If you ask any car owner about their worst nightmare, I’m sure it’s being stuck with a ‘dead’ car in the middle of nowhere.
Now, this is entirely plausible even with ‘great’ electric vehicles such as the Chevy Volt. They are reliable, but they are not immune to battery degradation. That’s why you need to be aware of your car battery’s lifespan.
Here, I’ll answer the question “How long does a Chevy volt battery last?” – among many other things.
How Long Will the Chevy Volt’s Battery Pack Last?
General Motors (GM) promises a battery warranty of 100,000 miles (approximately 8 years of use) for all 161 battery components. That means that your Chevy Volt can run this mileage before the battery loses 10-30% of its original capacity.
And, depending on usage, the high-voltage battery can last anywhere from 6-10 years. This is double what you’d expect from gas-powered vehicles, as their battery packs can only last for 3-5 years.
This long lifespan is made possible by Volt’s battery management system, which runs 500 diagnostics 10 times per second. 85% of these tests concern safe operation, while 15% of the checks allude to battery life and performance.
All in all, these diagnostic checks mean that the car’s lithium-ion battery pack is tracked in real time.
This high-tech system is present in two of Volt’s battery generations:
The first-generation battery is an all-climate, liquid-cooled device that promises better performance and a longer lifespan. In fact, a report has shown that it can achieve 40 miles more than that other hybrid vehicles.
The specs of the Gen 1 battery, which is present in 2011-2015 models, are as follows:
- Cell Chemistry NMC-LMO Pouch
- Cell Configuration 96S 3P (288 cells)
- Discharge Power (10 s) 110 kW
- Charge Power (10 sec) 60 kW
- Usable Energy 10.2 – 11.2 kWh
- Total Energy 16.0 – 17.1 kWh
- Energy Density-Volume 118 Wh/l
- Energy Density-Mass 87 Wh/kg
- Nominal Voltage 360
- V Mass 196 kg
- Pack Volume 145 L
- Cooling System Direct liquid fin
- # of Modules 9
- Module Sizes 18 & 36 Cells
Volt’s second-generation battery, which is seen in 2016-2019 models, comes with modular system architecture. As such, it offers a:
- 9% power increase
- 25% increase in useable battery capacity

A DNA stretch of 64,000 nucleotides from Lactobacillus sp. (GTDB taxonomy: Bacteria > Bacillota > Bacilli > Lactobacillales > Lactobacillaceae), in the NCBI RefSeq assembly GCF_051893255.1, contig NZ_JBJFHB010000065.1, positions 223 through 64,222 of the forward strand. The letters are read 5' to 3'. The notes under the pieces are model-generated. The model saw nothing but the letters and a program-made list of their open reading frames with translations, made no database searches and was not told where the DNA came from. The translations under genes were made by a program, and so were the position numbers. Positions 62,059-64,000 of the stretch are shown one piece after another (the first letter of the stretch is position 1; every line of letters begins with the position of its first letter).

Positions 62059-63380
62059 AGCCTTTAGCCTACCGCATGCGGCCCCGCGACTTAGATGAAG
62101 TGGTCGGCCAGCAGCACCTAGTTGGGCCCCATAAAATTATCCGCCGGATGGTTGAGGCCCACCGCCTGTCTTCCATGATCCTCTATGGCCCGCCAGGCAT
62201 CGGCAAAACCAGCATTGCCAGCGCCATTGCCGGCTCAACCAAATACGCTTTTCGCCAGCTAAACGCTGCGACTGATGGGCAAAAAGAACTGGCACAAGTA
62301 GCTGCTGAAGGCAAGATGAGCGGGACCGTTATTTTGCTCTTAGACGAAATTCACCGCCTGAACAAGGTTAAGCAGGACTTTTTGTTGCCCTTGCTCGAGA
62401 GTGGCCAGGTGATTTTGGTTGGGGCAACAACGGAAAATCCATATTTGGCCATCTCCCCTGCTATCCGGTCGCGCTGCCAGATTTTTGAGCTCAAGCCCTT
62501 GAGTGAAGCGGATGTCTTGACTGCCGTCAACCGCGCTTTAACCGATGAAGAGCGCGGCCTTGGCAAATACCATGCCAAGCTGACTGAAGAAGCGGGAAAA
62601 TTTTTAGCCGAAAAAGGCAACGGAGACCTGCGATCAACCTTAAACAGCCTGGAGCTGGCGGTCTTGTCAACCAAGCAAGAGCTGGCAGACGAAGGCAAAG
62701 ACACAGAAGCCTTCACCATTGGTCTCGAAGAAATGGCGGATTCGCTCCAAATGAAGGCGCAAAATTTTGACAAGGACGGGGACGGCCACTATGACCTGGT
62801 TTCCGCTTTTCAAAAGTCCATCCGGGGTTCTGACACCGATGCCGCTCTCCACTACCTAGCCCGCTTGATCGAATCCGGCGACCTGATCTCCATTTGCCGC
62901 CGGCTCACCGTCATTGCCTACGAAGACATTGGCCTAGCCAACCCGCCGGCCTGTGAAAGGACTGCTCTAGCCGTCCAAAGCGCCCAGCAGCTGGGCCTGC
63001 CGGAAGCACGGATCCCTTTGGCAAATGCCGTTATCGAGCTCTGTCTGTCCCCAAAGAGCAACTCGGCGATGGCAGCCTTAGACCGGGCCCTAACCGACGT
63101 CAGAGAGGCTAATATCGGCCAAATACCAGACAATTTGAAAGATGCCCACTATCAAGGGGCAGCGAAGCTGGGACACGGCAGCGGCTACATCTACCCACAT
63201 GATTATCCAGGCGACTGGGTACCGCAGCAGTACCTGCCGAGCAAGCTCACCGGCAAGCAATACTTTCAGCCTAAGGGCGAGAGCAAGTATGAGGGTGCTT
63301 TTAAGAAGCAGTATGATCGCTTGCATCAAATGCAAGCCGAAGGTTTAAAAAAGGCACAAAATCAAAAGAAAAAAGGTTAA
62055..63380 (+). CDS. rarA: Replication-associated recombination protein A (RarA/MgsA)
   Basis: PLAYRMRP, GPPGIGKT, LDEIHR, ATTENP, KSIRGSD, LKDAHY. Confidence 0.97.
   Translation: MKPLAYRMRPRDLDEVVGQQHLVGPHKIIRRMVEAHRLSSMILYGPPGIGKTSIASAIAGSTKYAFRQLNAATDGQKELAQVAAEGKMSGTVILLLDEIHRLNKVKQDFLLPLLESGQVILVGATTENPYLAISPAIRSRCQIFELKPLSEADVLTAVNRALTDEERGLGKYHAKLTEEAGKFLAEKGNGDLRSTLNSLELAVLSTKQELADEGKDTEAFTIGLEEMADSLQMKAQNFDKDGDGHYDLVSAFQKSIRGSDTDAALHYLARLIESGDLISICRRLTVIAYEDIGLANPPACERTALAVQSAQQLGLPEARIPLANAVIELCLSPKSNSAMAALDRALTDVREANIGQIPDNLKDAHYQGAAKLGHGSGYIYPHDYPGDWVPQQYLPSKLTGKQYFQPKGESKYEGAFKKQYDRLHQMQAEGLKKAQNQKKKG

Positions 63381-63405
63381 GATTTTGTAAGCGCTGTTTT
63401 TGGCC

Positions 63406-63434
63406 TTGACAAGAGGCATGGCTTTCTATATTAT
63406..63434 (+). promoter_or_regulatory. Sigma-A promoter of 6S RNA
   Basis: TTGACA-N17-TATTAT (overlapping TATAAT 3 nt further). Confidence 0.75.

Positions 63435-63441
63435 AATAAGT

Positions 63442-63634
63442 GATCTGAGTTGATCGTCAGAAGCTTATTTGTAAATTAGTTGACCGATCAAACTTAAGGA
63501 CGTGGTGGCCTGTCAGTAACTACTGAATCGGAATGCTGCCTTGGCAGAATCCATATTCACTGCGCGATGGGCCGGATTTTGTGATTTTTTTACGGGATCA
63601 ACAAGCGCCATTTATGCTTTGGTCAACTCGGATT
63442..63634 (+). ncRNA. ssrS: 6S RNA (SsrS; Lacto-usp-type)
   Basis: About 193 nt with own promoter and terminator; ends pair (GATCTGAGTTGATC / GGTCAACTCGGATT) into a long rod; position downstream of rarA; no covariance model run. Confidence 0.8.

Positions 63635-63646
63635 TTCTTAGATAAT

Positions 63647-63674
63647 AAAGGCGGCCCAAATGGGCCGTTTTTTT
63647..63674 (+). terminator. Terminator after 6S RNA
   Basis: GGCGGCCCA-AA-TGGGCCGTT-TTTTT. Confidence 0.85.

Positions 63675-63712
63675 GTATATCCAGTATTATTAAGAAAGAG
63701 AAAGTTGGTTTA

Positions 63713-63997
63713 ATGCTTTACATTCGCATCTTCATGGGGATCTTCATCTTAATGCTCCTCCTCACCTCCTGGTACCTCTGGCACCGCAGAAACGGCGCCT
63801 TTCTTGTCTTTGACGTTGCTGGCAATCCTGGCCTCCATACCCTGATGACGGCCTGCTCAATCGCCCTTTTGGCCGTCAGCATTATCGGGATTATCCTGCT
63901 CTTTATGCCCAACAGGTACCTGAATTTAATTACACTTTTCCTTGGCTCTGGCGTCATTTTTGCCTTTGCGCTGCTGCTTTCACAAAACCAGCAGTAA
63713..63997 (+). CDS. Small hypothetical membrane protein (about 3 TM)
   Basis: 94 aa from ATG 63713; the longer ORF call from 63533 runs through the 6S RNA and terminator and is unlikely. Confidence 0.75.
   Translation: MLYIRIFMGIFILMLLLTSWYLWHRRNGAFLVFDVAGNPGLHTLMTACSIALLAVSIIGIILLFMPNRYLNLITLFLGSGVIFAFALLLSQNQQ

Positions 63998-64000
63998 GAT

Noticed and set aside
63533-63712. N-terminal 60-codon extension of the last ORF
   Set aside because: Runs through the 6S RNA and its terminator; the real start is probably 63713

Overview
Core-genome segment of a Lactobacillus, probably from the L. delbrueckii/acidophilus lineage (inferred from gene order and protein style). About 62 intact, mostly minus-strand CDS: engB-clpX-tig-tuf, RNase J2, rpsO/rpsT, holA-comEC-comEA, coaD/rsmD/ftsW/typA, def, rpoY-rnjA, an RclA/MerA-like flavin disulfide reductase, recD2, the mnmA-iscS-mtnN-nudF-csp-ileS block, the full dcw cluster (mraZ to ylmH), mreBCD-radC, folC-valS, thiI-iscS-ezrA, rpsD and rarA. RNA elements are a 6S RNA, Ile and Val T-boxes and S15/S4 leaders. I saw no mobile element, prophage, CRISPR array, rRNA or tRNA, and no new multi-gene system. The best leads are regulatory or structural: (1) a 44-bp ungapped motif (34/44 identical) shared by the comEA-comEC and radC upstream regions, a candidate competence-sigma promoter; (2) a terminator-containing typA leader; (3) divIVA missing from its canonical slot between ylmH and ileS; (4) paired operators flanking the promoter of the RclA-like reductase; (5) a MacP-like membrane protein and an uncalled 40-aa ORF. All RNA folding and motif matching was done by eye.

- 13 kg (196 kg) mass reduction
All these are made possible by these impressive specs:
- Cell Chemistry NMC-LMO
- Pouch Cell Configuration 96S 2P (192 cells)
- Discharge Power (10s) 120 kW (+9%)
- Charge Power (10s) 60 kW
- Usable Energy 14.0 kWh (+25%)
- Total Energy 18.4 kWh (+8%)
- Energy Density-Volume 119 Wh/l (+1%)
- Energy Density-Mass 101 Wh/kg (+16%)
- Nominal Voltage 360
- V Peak Voltage 395
- V Peak Current 430
- A Mass 183 kg
- Pack Volume 154 L
- Cooling System Direct liquid fin
- # of Modules 7
- Module Sizes 24 & 32 Cells
Regardless of choice, any of these high-voltage battery packs is sure to provide more power, efficiency, and energy storage for your new or used Volt.
When Should You Get a Replacement Battery for Your Chevy Volt?
Ideally, you should get your car’s battery replaced every 100,000 miles. That said, you may need to replace it earlier in the event of:
- Decreased efficiency. Depending on various conditions, the capacity of the aging battery may decrease by 20% before you get to 100,000 miles.
- Degrading charge retention. The more charges, the more the battery cells have to endure. Ideally, a 120-volt receptacle with an 8 A setting should only take about 14 hours of charge time – while a 12 A setting should be quicker at 10 hours.
How Much is the Price of the Battery?
According to Slash Gear, the average cost of getting a new battery ranges from $3,400 to $34,000. These are estimated costs, and as such could vary according to battery status (new or repurposed) and generation, among many other things.
How Long Will the Chevy Volt Vehicle Last?
Now that you know how long the battery lasts, you may be wondering another thing: how long will this impressive plug-in hybrid last?
Simply speaking, it can serve you well for 13-20 years – granted you drive an average of 15,000 miles a year. That’s because this vehicle can run 200,000 to 300,000 miles before its powertrain and other components bug down.
And if you’re going to take the word of GM employee Erick Belmer, the Chevy Volt (particularly the 2012 model) can run for as much as 460,000 miles. In fact, his car only required repair after a whopping 400,000 miles.